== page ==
Whitmer vetoes $2.5B in tax relief
Cuts to income and property taxes have been rejected
Gov. Gretchen Whitmer has vetoed a bill that would have saved Michigan’s taxpayers $2.5B by reducing income and property taxes as well as those for seniors and families. This is similar to another proposal she vetoed earlier this year.
Currently, Michigan faces a massive budget surplus largely thanks to federal COVID-19 relief. Now, state legislators and executives must come to a decision on how best to serve Michiganians with those funds. While they technically have until September to complete budget negotiations, they are looking to have the budget completed by the end of the month.
This “Family Inflation Relief Plan” would have lowered state income tax from 4.25% to 4% and increased the personal income tax deduction from $4,900 to $6,700. In addition, it allowed for a $500-per-child tax credit. It also addressed Whitmer’s priorities by including a raise in earned income tax credit from 6% to 20% of the federal level and raising the personal tax exemption for seniors. A separate bill funding a property tax credit for disabled veterans was not vetoed.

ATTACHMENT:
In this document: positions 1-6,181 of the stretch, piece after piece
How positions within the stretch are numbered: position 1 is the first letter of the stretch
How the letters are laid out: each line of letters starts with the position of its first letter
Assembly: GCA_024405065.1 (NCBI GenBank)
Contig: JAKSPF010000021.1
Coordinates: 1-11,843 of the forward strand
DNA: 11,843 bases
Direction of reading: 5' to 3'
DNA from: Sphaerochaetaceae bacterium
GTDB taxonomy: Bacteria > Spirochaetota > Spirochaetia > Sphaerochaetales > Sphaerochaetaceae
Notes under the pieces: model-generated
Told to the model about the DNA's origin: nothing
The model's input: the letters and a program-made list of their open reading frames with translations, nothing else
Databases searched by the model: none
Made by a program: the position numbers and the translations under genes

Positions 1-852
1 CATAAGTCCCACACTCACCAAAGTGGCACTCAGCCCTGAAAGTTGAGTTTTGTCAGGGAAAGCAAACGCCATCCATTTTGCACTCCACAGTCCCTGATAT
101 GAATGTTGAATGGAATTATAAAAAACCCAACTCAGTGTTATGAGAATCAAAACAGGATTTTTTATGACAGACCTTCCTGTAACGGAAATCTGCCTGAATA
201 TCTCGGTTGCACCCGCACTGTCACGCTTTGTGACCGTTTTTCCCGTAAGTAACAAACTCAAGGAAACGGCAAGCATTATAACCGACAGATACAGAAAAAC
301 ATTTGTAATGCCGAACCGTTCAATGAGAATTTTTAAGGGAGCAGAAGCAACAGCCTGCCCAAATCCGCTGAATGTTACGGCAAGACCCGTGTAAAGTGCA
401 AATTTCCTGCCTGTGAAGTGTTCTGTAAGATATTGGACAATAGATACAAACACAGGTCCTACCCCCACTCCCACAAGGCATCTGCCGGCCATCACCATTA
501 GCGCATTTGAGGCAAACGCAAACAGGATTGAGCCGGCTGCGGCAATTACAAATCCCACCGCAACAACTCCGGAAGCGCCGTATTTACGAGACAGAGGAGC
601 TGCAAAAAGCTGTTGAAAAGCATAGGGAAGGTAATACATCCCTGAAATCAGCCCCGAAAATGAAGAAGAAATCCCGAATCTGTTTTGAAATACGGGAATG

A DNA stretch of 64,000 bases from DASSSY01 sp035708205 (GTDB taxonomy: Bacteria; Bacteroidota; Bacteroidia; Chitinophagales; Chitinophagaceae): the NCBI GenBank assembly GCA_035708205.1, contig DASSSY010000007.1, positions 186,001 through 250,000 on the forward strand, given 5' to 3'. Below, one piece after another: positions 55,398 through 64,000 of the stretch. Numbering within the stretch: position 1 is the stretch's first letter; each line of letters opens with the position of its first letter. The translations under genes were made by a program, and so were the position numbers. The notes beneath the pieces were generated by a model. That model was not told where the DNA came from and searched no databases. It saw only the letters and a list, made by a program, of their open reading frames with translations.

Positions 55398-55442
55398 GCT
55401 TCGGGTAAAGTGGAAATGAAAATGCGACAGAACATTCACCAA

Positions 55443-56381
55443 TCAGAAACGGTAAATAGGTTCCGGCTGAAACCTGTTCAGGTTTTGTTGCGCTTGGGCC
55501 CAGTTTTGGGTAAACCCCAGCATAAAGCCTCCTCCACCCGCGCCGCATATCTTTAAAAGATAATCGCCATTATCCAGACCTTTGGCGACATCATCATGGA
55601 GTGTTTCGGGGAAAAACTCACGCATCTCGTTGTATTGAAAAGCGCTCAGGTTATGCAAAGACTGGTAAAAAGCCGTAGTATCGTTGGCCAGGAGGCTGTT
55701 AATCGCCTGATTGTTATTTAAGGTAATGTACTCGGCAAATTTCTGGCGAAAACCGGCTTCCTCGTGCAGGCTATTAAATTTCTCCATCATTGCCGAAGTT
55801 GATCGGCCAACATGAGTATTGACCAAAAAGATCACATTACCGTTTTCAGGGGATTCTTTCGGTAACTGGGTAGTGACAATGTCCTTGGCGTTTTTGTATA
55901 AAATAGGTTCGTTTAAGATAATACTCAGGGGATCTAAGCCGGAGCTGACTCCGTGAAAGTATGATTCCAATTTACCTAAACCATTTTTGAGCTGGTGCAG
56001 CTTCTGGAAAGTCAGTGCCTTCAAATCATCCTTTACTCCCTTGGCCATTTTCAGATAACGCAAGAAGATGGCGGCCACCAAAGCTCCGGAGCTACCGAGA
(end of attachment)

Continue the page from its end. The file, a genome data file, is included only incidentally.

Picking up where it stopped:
In vetoing the bill, Whitmer cited Constitutional concerns. In a letter to the Michigan House of Representatives, she wrote “The constitutional defects of this hurried process are both glaring and obvious. The bill was passed in open disregard of the constitutional rules that are meant to protect Michiganders’ rights to evaluate proposed laws and make their voices heard before those laws are adopted.”
Republicans hit back. “Whitmer’s words ring hollow as she actively works to prevent economic aid from reaching families as a recession approaches and inflation hits new highs,” said Michigan Republican Party Spokesperson Gustavo Portela, “She is clearly unserious about lessening the burden of her and Joe Biden’s economic failures and unwilling to work in a bipartisan manner to get this done.”
Rep. Matt Hall, who authored the legislation – and thought by many observers as likely to be the next Speaker of the House– expressed his frustration in a statement saying “I don’t know if she will ever change her mind and allow hard-working taxpayers to keep more of their own money, but I do know House Republicans will continue to fight for tax relief and continue to give her the chance to finally do the right thing,” He added, “This isn’t over.”